period of t yr, the accumulated value will be:
r nt
A ϭ p a1 ϩ b
n
EXAMPLE 3
ᮣ
Solving an Application of Compound Interest
Macalyn won $150,000 in the Missouri lottery and decides to invest the money for
retirement in 20 yr. Of all the options available here, which one will produce the
most money for retirement?
a. A certificate of deposit paying 5.4% compounded yearly.
b. A money market certificate paying 5.35% compounded semiannually.
c. A bank account paying 5.25% compounded quarterly.
d. A bond issue paying 5.2% compounded daily.
Solution
ᮣ
a. A ϭ $150,000 a1 ϩ
0.054 120ϫ12
b
1
c. A ϭ $150,000 a1 ϩ
Ϸ $429,440.97
0.0535 120ϫ22
b
b. A ϭ $150,000 a1 ϩ
2
Ϸ $431,200.96
A. You’ve just seen how
we can calculate simple
interest and compound
interest
Ϸ $425,729.59
d. A ϭ $150,000 a1 ϩ
0.0525 120ϫ42
b
4
0.052 120ϫ3652
b
365
Ϸ $424,351.12
The best choice is (b), semiannual compounding at 5.35% for 20 yr.
Now try Exercises 23 through 30
ᮣ
B. Interest Compounded Continuously
It seems natural to wonder what happens to the interest accumulation as n (the number
of compounding periods) becomes very large. It appears the interest rate becomes very
small (because we’re dividing it by n), but the exponent becomes very large (since we’re
multiplying it by n). To see the result of this interplay more clearly, it will help to rewrite
the compound interest formula A ϭ p11 ϩ nr 2 nt using the substitution n ϭ xr. This gives
r
1
1
r
n ϭ x , and by direct substitution 1xr for n and x for n 2 we obtain the form
1 x rt
A ϭ p c a1 ϩ b d
x
by regrouping. This allows for a more careful study of the “denominator versus exponent” relationship using 11 ϩ 1x 2 x, the same expression we used in Section 5.2 to define
the number e (also see Section 5.2 Exercise 101). Once again, note what happens as
x S q (meaning the number of compounding periods increase without bound).
x
1
10
100
1000
10,000
100,000
1,000,000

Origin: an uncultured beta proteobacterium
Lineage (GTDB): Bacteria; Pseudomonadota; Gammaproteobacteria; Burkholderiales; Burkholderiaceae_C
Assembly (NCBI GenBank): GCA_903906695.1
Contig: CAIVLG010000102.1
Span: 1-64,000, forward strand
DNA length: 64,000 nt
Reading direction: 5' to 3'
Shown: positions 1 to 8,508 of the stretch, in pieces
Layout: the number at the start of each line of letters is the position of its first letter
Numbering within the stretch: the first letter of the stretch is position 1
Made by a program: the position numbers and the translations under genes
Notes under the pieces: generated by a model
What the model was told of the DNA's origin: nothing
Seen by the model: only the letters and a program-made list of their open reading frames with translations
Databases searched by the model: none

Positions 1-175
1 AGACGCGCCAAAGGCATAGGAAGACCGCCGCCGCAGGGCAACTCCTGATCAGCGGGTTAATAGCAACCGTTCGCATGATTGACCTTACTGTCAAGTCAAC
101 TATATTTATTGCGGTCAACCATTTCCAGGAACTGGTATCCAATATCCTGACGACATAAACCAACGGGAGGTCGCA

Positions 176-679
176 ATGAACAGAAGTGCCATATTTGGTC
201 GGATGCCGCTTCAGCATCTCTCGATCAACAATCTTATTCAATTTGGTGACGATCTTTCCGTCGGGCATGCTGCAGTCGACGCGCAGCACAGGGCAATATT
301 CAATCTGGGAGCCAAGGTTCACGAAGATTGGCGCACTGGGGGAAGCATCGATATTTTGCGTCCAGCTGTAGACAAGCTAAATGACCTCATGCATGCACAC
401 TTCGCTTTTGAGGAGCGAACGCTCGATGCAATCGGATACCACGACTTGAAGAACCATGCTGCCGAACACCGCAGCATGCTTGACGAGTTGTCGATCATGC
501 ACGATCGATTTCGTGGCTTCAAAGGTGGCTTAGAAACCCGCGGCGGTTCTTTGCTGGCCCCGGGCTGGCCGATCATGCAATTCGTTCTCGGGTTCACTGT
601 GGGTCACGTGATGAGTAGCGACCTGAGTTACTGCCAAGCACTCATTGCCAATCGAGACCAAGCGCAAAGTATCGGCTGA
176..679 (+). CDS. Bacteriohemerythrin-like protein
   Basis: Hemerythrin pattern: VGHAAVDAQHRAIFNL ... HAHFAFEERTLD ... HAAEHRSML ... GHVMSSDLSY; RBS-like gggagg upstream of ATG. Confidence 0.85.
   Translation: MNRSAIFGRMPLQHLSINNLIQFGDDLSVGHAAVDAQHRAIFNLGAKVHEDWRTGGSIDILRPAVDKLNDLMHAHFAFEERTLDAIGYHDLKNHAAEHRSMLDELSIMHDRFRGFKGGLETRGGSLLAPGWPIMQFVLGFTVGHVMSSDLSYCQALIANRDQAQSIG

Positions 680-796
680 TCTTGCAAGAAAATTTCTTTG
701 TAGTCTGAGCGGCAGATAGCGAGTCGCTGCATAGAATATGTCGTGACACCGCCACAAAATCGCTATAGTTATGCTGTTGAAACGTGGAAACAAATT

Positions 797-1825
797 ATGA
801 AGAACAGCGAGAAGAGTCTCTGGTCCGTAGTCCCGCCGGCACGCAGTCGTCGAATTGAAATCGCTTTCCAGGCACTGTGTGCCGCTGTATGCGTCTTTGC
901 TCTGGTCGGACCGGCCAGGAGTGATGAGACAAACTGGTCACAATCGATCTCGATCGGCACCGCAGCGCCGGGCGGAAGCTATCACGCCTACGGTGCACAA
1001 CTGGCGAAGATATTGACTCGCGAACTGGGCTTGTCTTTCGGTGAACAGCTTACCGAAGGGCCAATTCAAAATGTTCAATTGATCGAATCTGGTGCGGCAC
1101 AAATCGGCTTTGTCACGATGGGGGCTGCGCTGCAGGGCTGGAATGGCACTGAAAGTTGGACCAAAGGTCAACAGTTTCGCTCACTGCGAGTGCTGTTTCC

2
2.59374
2.70481
2.71692
2.71815
2.71827
2.71828
x
1
a1 ϩ b
x
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As before, as x S q, 11 ϩ 1x 2 x S e. The net result of this investigation is a formula for interest compounded continuously, derived by replacing 11 ϩ 1x 2 x with the
number e in the formula for compound interest, where
1 x rt
A ϭ p c a1 ϩ b d ϭ pert
x
Interest Compounded Continuously
If a principal p is deposited at interest rate r and compounded continuously for a
period of t years, the accumulated value will be
A ϭ pert
EXAMPLE 4
ᮣ
Solving an Application of Interest Compounded Continuously
Jaimin has $10,000 to invest and wants to have at least $25,000 in the account in
10 yr for his daughter’s college education fund. If the account pays interest
compounded continuously, what interest rate is required?
Solution
ᮢ
ᮣ
In this case, P ϭ $10,000, A ϭ $25,000, and t ϭ 10.
Algebraic Solution
A ϭ pe
25,000 ϭ 10,000e10r
2.5 ϭ e10r
ln 2.5 ϭ 10r ln e
ln 2.5
ϭr
10
0.092 Ϸ r
rt
ᮢ
given
substitute given values
isolate variable term
use natural logs; power property
solve for r (ln e ϭ 1)
approximate form
Jaimin will need an interest rate of
about 9.2% to meet his goal.
B. You’ve just seen how
we can calculate interest
compounded continuously
Graphical Solution
30,000